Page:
Close Close
ThinkAdvisor
An arrow going up crossing an arrow going down

Life Health > Annuities > Variable Annuities

Higher Interest Rates Reshape the Annuity Market

X
Your article was successfully shared with the contacts you provided.

What You Need to Know

  • Nonvariable indexed annuity sales rose 21%.
  • Sales of traditional variable annuities fell 11%.
  • RILA sales increased 5%.

Interest rate increases helped sales of two major types of nonvariable annuities in the first quarter, according to new life insurer survey data from the LIMRA.

Sales of nonvariable indexed annuities — which can protect holders against loss of account value — climbed 21% between the first quarter of 2021 and the latest quarter, to about $16.3 billion.

Sales of traditional fixed-rate deferred annuities rose 9%, to $15.9 billion.

Traditional variable annuities continued to lose share, with sales falling 11%, to $18.5 billion — but that class of products continued to be the most popular one on the market. Sales of registered index-linked annuities, or RILA contracts, increased 5% but still accounted for just $9.6 billion of total sales.

Overall sales increased 4%, year-over-year, to about $63 billion.

What It Means

For annuity advisors, the news here may be that the account value guarantees in nonvariable traditional indexed annuities and the wide range of investment fund options in traditional variable annuities still have client appeal on days when investment markets look complicated.

Details

Here’s how sales of five types of annuities changed between the first quarter of 2021 and the latest quarter:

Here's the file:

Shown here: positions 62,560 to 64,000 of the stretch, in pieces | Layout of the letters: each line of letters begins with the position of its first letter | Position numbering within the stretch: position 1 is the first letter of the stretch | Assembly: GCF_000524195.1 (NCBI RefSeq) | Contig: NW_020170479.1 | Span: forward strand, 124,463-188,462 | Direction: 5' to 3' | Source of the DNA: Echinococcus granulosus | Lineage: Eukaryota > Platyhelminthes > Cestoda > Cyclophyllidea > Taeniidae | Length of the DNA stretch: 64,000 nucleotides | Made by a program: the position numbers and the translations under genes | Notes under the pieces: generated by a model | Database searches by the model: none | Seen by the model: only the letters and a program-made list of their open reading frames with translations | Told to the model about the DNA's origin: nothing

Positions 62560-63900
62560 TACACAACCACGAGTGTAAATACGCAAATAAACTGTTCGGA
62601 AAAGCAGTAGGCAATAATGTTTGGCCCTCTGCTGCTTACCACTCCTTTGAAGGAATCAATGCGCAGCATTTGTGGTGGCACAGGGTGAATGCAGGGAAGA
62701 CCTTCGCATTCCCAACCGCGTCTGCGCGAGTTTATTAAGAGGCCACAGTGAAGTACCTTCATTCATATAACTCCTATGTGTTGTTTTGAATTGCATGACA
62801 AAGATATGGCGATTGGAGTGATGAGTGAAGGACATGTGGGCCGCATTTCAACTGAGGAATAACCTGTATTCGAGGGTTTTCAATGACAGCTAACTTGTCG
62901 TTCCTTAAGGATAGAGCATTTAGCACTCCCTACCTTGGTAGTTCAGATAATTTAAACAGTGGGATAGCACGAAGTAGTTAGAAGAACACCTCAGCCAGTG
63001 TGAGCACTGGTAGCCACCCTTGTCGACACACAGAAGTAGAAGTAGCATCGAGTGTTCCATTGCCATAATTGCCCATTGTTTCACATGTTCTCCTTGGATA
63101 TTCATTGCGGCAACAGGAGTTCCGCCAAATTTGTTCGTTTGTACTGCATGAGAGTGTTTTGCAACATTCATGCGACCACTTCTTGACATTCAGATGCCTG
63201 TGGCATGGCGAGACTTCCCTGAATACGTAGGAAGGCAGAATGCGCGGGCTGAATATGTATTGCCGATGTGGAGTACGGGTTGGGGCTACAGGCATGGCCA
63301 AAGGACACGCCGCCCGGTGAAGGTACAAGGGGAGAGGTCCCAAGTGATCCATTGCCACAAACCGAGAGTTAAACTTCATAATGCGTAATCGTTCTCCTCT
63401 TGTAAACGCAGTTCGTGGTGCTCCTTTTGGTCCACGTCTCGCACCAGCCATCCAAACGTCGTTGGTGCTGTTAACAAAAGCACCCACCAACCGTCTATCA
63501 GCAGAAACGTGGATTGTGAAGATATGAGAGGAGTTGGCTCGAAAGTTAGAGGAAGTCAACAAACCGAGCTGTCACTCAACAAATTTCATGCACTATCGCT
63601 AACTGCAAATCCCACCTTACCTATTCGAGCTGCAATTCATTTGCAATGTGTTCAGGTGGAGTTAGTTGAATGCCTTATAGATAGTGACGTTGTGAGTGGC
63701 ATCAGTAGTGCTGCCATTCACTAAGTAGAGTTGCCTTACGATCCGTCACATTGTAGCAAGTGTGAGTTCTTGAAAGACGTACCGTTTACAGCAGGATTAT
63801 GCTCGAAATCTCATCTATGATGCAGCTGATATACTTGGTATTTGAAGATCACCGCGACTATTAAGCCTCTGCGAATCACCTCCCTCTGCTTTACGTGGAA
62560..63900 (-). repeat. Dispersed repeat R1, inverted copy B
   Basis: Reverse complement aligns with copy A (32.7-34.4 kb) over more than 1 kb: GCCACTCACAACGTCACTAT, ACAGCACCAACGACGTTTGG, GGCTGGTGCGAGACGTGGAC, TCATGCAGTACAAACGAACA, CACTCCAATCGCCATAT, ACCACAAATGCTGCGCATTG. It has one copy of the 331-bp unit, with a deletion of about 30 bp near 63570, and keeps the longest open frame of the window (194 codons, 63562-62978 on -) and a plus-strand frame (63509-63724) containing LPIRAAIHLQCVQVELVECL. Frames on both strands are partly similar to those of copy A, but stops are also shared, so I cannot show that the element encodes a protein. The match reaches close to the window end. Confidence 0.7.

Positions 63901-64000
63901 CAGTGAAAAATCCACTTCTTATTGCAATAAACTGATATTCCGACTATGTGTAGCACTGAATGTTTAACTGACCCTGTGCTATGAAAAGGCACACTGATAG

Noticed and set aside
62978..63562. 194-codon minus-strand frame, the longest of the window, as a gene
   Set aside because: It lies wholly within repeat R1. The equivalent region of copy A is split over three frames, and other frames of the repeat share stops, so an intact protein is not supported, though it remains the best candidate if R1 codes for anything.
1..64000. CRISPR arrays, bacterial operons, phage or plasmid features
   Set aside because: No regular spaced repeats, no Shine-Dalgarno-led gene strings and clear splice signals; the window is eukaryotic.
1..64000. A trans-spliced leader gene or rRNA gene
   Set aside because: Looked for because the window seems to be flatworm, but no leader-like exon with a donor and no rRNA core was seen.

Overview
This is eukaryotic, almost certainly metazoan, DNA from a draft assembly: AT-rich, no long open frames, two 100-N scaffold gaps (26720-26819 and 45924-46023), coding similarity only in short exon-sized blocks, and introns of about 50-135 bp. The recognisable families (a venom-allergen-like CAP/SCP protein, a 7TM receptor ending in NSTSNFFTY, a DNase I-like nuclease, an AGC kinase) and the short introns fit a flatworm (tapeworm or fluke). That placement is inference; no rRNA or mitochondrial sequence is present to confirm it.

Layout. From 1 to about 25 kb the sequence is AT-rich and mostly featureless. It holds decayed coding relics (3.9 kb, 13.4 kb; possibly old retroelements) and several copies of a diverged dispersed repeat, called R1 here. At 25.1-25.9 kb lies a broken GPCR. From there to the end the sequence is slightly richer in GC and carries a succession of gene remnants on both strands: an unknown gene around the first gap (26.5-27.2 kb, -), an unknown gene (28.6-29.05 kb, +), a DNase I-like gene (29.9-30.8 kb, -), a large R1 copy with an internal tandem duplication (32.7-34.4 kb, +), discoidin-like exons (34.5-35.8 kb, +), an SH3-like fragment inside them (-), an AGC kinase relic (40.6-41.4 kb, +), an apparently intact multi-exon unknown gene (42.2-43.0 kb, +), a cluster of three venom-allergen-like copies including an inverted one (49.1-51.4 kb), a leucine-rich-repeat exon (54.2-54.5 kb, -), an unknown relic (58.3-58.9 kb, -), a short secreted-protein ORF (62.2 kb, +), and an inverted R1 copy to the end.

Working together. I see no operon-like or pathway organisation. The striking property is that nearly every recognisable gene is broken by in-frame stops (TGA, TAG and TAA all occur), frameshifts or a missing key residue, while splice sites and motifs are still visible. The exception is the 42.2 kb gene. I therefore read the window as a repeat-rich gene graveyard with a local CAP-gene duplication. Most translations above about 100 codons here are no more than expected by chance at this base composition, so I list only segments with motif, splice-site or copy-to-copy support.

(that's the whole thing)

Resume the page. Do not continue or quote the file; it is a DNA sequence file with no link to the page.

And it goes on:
• Traditional variable annuities: $18.5 billion (down from $20.9 billion).
  • Nonvariable indexed annuities: $16.3 billion (up from $13.5 billion).
  • Fixed-rate deferred annuities: $15.9 billion (up from $14.6 billion).
  • Registered index-linked annuities: $9.6 billion (up from $9.2 billion).
  • Fixed immediate: $1.5 billion (unchanged).

Annuity Basics

An annuity is a product that can convert a stream of premium payments, or one big premium payment, into a stream of income payments.

Insurers call annuities set to begin paying benefits within 12 month after the date of purchase “immediate annuities” and contracts set to begin making payments at a later start date “deferred annuities.”

A “variable annuity” is an annuity registered with the SEC as a security. The issuer of a variable annuity may expose the holder to the risk of loss of account value.

The holder of a traditional variable annuity can get returns tied to the performance of one or more funds that resemble mutual funds.

The holder of a registered index-linked annuity, or RILA, gets returns tied to the performance of one or more investment indexes.

A nonvariable annuity is under the jurisdiction of state insurance departments, not the SEC, and its issuer promises to protect the contract holder’s account value.

The holder gets a guaranteed rate of return from the issuing insurer.

The holder of a nonvariable indexed annuity may also get extra interest payments, with the size of the extra interest payments tied to the performance of designated investment indexes.

The Deferred Income Annuity Dilemma

Many advisors and economists are fond of deferred income annuities, or contracts set to pay a stream of benefits far in the future.

A retiree with relatively little cash can use a deferred income annuity to insure against extreme longevity risk, by paying a small amount to get an annuity that can pay benefits for as long as the retiree lives.

But in the United States, sales of deferred income annuity products have been low in recent years. Deferred income annuity sales amounted to less than $400 million in the latest quarter and were about 14% lower than in the year-earlier quarter, according to LIMRA data.

(Image: Shutterstock)